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  /  Press

September 2009
We’re thrilled to announce that last week’s Port Washington News ran the article “Port’s African-American Heritage: Library Foundation Supports Project Of the Library’s Local History Center” on its cover!
The article highlighted the touching comments that have been left by the blog’s readers, especially a comment written by Mollie Nixon about her mother, Beatrice Nixon, who is featured here in our “Interviews” section.

March 1984
The Port Washington Public Library’s 1984 book launch for It Looks Like Yesterday to Me and the 1985 exhibit were reported in the local press.  The following are some highlights.

from the Port Washington News, March 15, 1985

from the Port Washington News, March 15, 1985

From the Port Washington News, March 15, 1984:

“Library reception to launch book on black history of Port”

The library will host a reception on Saturday, March 17, at 3:30 p.m. to celebrate the publication of “It Looks Like Yesterday to Me,” a photo and text story of Port Washington’s Afro-American heritage.
Researched and compiled by Elly Shodell, oral historian at the library, the book contains a series of interviews with many of Port Washington’s prominent black families, as well as more than 40 photographs dating from the 1890s to 1983.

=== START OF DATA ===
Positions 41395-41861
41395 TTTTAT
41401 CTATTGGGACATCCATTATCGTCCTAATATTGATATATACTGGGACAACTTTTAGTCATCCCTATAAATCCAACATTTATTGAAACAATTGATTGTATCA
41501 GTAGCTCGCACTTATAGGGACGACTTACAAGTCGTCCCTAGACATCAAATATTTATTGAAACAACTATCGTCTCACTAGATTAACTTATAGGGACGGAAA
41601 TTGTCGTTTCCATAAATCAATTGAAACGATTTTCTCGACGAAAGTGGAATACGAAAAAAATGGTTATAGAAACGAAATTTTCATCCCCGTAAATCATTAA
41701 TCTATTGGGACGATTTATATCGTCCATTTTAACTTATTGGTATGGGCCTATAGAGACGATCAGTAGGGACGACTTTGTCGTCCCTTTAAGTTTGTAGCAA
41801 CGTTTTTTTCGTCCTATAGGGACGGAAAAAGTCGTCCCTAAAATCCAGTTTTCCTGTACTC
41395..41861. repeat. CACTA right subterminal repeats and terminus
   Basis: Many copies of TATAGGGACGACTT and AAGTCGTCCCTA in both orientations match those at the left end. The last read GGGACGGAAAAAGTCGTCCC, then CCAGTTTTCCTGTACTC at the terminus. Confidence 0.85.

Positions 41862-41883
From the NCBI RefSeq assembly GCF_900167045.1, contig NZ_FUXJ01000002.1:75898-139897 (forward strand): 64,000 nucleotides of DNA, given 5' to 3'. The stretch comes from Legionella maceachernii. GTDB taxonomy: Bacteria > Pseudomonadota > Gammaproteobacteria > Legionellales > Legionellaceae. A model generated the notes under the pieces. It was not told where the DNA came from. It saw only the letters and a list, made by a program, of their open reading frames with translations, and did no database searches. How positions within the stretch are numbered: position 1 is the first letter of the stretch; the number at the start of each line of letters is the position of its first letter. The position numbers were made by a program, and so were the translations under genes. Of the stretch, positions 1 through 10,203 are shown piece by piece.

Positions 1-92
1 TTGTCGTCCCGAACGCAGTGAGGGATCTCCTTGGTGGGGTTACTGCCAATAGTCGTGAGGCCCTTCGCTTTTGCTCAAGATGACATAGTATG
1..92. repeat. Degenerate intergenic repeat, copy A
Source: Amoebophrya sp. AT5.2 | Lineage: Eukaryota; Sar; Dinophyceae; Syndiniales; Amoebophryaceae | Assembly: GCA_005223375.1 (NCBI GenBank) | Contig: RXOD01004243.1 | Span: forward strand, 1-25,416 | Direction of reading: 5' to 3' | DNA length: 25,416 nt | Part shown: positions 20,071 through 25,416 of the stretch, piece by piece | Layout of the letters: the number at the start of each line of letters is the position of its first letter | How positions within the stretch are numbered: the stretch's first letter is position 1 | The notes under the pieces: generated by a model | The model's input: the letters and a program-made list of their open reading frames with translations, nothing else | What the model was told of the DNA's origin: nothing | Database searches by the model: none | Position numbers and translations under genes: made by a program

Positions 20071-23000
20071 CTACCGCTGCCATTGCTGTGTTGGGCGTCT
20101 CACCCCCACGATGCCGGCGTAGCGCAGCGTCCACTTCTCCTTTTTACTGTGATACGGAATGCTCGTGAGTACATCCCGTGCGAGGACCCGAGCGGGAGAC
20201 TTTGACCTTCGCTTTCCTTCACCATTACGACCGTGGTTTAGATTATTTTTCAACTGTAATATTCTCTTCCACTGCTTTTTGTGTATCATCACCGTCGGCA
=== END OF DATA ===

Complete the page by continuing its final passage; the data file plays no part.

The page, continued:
Shodell began collecting and recording the reminiscences of the local black community under a grant from the Arwood Foundation.
She started interviewing families more than a year ago, assisted by Glenderlyn Johnson of the Schomburg Center for Research in Black Culture.
The idea for the book took shape as the participants in the project realized that the material Shodell had collected formed the basis for a history yet to be written.
In his forward to the book, Farrell Jones, a member of the library’s Board of Trustees, wrote, “It is my hope that this modest but classic work which many, including the writer, have pursued with love and persistence, will inspire others to search for and take inspiration from a history too long hidden in darkness and prejudice.”
Shodell said special thanks go to those who shared their memories for the project, including Gerald Biddle, Marjorie Biddle, John Morgan Blount, Dorothy Dumpson, Hubert Goode, Florence Longworth, Beatrice Nixon, Clarence Phillips, Ella Beatrice Russell, and Ethel Saulter…